Ever since Container Store Group CEO Kip Tindell said retail is in a "funk," investors have been trying to get a fresh read on the consumer.
Back-to-school shopping and holiday preparations are already looming large as the all-too-important second half of the year approaches. Funk or not, retailers can't afford to sit back and wait for the tide to turn.
Consumers can expect to see aggressive prices, targeted promotions both online and in physical stores, and new strategies at stores this fall, all in the name of turning traffic into transactions.
Office supply store Staples is hoping a 110 percent price-match guarantee will give consumers confidence that they are getting the lowest price possible at their stores.
"Everyone has a mobile phone in their hand these days, and they're able to check pricing everywhere they go," said Demos Parneros, president of North American Stores and Online at Staples. "We know back-to-school, we've been doing it for almost 30 years, but there just could be a day where an item is cheaper somewhere else and we just want the customer to know we're there for them, whether it's stores or online."
Parneros said Tindell made a good point about there being a retail "funk," saying that he thinks it has more to do with the variety of ways consumers can shop.
"It's often difficult to understand traffic patterns in stores. Years ago, we thought weather drove traffic or special deals, big sale days, big traditional shopping days, but that's all changing. We're seeing a different behavior pattern from customers because they do have so many choices—online, stores or the combination. I guess, I think what [Tindell] was saying is it's hard to put a finger on exactly what's going on," said Parneros.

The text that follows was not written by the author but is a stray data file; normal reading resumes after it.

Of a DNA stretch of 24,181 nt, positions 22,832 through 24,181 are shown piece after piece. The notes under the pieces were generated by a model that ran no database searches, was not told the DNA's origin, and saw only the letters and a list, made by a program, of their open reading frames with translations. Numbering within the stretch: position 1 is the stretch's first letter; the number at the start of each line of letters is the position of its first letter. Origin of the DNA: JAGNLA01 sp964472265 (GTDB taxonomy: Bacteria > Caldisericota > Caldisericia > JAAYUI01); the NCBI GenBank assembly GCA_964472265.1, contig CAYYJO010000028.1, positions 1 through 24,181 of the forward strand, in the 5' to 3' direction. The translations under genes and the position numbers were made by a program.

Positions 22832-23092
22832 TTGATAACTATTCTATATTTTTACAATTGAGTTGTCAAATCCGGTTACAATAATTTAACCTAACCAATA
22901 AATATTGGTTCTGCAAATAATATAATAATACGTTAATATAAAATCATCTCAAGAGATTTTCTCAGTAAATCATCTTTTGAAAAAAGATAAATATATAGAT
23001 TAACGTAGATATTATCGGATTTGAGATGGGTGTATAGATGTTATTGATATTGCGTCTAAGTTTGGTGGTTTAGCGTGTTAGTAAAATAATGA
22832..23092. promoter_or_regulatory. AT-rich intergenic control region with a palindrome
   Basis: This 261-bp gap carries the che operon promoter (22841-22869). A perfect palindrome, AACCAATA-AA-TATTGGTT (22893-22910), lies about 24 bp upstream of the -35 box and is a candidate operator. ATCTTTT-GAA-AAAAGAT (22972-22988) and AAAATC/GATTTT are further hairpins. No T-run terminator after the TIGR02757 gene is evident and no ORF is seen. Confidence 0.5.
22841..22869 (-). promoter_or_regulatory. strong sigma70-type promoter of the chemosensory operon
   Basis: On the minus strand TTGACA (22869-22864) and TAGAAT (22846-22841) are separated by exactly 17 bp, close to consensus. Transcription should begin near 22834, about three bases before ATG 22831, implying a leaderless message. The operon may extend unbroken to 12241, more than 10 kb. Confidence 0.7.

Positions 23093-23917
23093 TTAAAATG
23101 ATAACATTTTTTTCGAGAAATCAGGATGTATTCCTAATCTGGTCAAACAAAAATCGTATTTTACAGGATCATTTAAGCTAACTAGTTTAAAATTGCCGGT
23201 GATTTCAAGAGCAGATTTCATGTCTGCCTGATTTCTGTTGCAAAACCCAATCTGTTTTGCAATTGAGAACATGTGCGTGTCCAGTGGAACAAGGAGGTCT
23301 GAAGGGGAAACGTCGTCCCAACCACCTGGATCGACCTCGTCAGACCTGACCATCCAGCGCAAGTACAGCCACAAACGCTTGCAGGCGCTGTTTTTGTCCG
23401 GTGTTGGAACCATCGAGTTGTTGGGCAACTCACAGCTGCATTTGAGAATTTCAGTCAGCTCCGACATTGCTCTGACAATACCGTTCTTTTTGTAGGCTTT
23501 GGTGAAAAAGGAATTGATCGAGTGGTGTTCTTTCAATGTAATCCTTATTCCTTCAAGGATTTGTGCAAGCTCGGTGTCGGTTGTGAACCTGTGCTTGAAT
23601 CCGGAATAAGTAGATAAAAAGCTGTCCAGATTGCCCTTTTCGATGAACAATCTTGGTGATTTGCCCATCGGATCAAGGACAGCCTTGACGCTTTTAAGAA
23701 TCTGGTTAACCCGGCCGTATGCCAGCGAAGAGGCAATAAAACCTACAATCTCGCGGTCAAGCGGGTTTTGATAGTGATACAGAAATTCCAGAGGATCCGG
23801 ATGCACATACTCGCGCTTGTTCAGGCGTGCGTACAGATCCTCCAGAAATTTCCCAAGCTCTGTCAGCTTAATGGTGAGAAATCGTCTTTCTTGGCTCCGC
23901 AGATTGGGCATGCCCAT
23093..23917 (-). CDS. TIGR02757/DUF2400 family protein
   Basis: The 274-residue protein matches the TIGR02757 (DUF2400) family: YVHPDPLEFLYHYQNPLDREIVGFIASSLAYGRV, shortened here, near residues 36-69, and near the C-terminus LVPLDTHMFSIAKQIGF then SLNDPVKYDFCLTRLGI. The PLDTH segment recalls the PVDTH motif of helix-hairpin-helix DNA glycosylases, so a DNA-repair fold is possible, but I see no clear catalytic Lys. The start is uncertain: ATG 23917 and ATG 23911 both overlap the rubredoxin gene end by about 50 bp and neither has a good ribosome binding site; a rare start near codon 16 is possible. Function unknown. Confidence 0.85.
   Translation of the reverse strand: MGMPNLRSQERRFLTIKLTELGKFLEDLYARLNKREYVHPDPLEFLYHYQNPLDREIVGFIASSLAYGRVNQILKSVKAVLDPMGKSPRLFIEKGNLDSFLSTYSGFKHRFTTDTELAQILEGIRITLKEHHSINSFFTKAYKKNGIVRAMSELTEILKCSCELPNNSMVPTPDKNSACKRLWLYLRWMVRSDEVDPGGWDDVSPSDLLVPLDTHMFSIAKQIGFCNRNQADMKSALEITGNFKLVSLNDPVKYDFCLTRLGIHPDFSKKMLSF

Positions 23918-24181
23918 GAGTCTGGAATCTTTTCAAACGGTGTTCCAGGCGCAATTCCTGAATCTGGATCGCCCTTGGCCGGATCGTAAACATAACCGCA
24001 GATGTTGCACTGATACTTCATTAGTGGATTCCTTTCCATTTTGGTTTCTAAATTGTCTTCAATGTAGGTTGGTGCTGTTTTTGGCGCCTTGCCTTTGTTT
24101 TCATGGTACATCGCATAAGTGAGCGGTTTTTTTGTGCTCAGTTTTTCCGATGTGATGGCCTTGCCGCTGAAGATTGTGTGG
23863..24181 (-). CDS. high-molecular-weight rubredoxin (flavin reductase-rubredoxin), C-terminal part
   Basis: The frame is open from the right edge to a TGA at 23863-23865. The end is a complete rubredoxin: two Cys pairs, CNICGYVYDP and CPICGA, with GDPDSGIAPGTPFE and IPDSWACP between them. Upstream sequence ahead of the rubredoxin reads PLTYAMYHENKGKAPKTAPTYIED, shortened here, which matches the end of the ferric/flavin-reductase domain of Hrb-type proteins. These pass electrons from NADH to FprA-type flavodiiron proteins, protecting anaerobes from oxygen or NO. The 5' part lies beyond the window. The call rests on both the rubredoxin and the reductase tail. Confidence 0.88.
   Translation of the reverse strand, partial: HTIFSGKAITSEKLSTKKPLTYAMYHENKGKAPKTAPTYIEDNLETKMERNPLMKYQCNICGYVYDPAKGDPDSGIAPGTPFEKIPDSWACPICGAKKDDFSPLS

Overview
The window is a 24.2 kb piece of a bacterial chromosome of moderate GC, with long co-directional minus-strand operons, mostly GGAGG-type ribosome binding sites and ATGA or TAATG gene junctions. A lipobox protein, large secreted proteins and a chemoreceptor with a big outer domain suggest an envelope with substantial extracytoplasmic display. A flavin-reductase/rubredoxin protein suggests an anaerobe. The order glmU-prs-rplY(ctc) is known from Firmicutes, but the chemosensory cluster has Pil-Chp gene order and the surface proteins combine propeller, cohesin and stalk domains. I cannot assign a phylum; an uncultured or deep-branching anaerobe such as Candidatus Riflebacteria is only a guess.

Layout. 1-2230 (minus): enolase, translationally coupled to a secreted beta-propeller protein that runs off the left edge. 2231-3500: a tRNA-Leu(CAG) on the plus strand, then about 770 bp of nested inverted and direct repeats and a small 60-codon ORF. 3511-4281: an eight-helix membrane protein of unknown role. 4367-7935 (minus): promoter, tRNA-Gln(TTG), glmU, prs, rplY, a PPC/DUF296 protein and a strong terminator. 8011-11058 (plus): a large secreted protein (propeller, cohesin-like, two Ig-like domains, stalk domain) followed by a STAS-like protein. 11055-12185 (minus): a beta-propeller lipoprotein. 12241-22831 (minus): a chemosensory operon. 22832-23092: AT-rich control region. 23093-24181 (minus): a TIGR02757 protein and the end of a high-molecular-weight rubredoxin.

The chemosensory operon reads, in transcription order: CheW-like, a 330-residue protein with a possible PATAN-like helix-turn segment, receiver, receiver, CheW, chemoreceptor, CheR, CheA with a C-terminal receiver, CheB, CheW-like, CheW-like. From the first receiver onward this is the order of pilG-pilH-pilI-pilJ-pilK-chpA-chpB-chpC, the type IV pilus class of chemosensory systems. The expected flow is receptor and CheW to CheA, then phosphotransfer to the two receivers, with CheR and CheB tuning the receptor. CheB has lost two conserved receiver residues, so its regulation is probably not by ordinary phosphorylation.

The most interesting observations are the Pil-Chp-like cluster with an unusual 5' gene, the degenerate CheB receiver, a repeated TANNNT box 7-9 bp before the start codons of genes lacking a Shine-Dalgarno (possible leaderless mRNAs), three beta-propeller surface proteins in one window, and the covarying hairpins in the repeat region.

In his comments, Tindell said that The Container Store had thought its sluggish sales, which began in November, were the result of weather and calendar shifts, but the retailer later realized it was more than that.
"While consumers are buying homes and automobiles and even high ticket furniture, most segments of retail are, like us, seeing more challenging sales than we had hoped early in 2014—so we're not alone in this," during his remarks in early July.
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Yet, The Container Store's online store traffic showed "meaningful improvement" in June, according to a research report from investment advisory firm Stifel. A 40 percent increase in unique visitors, year-over-year, on the company's website can be attributed to new initiatives such as home delivery options when buying online.
That's why retailers have to keep inventing new ways to promote themselves.
"Retailers are now able to go with their integrated and social media strategies to help fight this [funk]," said Jeremy Rosenberg, senior vice president, Digital Media with Allison & Partners.
Though customer engagement online continues to be a challenge for some retailers, they can't give up entirely on reinventing how the customer is engaged in-store.
Luxury brand Fendi is trying out a temporary "pop-up" store to attract a younger consumer. The store, in New York City's trendy Soho district, is decked out in bright displays for its handbags. The shelving is customized to look like a vending machine. On the walls, there are neon signs promoting the "FendiSoho" hashtag, which is meant to build buzz about the physical store online.
Integrating the online and brick-and-mortar pieces is critical for retailers to continue to attract and keep consumers coming back, especially as 73 percent of back-to-school shoppers are expected to research products online first but still make their purchases in-store, according to an ICSC-Goldman Sachs consumer tracking survey.
And that's the juggling act retailers are trying to balance as they interact with consumers in so many different ways.
"It might be they walk into the store; it might be they go online and buy something. They might have a question and so they get hit on Twitter and so they are going to have all these different channels and [retailers] do need to connect them all together and have a consistent strategy," Rosenberg said.
—By CNBC's Sabrina Korber